Oil prices have rebounded as tensions between Riyadh and Tehran are mounting following a row over the Saudi execution of a Shiite cleric. But experts say prices will remain low in the face of a global supply glut.
In early trading on Monday, US light oil West Texas Intermediate (WTI) for delivery in February rose by about 2 percent to $37.81 (34.62 euros) a barrel. North Sea Brent crude for February was trading 91 cents, or 2.44 percent, higher at $38.19.
Bernard Aw, market strategist at IG Markets in Singapore, attributed the rise to Saudi Arabia's decision on Sunday to expel Iranian diplomats and close Tehran's embassy in Riyadh.
"Oil started the new year on the mend, as Asian markets reacted to fears that geopolitical tensions in the Middle East may threaten the supply of oil," Aw told the news agency AFP.
Riyadh's move came a day after protesters in Tehran had ransacked the Saudi embassy over the execution of the cleric, Sheikh Nimr al-Nimr. Iran's supreme leader had warned Saudi Arabia it would face "quick consequences" for the execution of the Shiite cleric. Fearing further upheaval in the already volatile Middle East, the United States has urged regional leaders to try to ease tensions.
Despite the rise, however, analysts believe the persistent global crude oversupply will continue to weigh on prices over the longer term.
"Unless we see a convincing drop in oil output from these two nations, and the broader oil-producing community, the supply glut issue will persist, which means oil prices would remain under pressure for a longer period," said Bernard Aw.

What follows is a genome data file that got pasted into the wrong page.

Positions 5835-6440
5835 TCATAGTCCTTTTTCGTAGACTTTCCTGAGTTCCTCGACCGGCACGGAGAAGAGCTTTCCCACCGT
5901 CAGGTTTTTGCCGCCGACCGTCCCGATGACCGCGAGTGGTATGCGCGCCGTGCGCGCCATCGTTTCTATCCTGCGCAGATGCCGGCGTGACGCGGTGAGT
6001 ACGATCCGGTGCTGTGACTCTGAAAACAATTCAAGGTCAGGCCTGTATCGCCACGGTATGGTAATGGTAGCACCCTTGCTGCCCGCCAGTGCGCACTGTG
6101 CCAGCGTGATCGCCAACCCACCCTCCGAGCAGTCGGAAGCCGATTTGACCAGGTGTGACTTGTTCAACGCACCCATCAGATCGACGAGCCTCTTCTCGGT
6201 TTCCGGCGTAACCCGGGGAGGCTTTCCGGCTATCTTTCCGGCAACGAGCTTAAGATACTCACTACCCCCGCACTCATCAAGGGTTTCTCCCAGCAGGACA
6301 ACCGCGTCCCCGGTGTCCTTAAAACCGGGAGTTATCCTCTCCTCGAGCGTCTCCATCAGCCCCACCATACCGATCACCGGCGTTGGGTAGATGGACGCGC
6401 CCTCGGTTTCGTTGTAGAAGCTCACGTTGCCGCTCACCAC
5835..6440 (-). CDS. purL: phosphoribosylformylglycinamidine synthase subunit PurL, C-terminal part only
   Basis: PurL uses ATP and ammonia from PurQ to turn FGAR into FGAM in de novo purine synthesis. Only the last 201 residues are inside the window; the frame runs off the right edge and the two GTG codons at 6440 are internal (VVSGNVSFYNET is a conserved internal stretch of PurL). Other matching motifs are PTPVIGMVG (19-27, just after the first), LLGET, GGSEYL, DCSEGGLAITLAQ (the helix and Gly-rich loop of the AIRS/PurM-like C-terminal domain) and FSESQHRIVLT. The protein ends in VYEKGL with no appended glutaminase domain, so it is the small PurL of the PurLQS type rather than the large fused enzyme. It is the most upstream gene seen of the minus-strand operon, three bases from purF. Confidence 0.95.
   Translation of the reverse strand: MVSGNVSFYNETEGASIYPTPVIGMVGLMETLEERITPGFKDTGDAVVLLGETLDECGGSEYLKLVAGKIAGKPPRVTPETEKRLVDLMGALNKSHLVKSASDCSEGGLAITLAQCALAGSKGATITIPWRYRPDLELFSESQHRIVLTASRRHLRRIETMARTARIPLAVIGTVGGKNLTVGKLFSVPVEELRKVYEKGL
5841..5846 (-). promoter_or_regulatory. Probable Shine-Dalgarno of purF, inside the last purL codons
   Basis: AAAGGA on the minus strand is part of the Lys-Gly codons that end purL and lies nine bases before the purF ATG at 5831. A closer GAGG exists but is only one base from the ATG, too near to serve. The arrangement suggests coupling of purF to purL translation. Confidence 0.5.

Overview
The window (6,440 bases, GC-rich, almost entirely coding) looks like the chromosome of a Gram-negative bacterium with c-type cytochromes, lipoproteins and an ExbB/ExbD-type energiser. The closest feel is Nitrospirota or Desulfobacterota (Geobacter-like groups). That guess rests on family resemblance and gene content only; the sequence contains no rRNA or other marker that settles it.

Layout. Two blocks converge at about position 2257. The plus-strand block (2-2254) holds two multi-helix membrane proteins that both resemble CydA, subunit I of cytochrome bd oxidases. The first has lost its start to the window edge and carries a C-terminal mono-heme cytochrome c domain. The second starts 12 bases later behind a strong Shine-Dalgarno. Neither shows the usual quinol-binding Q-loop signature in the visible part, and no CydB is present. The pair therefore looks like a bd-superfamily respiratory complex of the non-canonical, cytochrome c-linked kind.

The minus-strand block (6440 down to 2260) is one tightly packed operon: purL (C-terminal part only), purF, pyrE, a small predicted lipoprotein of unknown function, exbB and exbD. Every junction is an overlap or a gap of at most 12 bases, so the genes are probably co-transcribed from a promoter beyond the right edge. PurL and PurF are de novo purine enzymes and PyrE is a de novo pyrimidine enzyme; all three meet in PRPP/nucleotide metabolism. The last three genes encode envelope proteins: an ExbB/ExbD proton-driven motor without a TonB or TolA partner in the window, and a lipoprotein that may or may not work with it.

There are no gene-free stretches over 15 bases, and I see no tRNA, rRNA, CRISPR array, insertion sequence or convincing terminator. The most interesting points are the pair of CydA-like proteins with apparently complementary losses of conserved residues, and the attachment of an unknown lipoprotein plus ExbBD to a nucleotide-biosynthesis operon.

And Sanjeev Gupta, oil expert at consultancy group EY, told the same news agency that "continued adverse news could result in a spike in prices, but the current supply glut would likely restrict any sharp upswings."
Saudi Arabia is the biggest producer in the Organization of the Petroleum Exporting Countries (OPEC), which last month decided against cutting output levels despite a plunge in oil prices. Iran, another key OPEC member, is attempting to boost its oil production after Western nations eased their sanctions imposed over Tehran's nuclear program.
Oil industry woes
With crude prices at 11-year lows, the world's biggest oil and gas producers are facing their longest period of investment cuts in decades. For 2016, they have announced spending cuts, asset sales, job cuts and delays in projects.
According to Oslo-based consultancy Rystad Energy, global oil and gas investments are expected to fall to their lowest in six years in 2016 to $522 billion, following a 22-percent fall to $595 billion in 2015.
"This will be the first time since the 1986 oil price downturn that we see two consecutive years of a decline in investments," Bjoernar Tonhaugen, vice president of oil and gas markets at Rystad Energy, told the news agency Reuters.
After rapidly expanding in the first half of the decade when oil prices were above $100 a barrel, companies are now expected to focus on their most profitable activities.
Therefore, Brendan Warn, oil and gas equity analyst at BMO Capital markets sees no organic growth in oil output and exploration in the foreseeable future.
"In the second half of 2016, if we see price stabilization, I expect companies will be looking to replace reserves inorganically, by making acquisitions," he told Reuters.
uhe/nz (Reuters, AFP, dpa)